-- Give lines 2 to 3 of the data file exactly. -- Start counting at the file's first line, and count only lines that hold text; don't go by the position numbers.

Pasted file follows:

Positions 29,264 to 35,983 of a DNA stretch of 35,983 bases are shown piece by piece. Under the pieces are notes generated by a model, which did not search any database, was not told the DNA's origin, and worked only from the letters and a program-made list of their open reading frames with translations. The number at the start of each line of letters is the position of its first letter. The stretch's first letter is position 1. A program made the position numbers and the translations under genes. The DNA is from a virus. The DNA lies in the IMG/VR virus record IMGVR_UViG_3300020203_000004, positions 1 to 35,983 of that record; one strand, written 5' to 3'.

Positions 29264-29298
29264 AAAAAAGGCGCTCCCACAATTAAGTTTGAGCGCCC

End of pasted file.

Positions 29264-29298
29264 AAAAAAGGCGCTCCCACAATTAAGTTTGAGCGCCC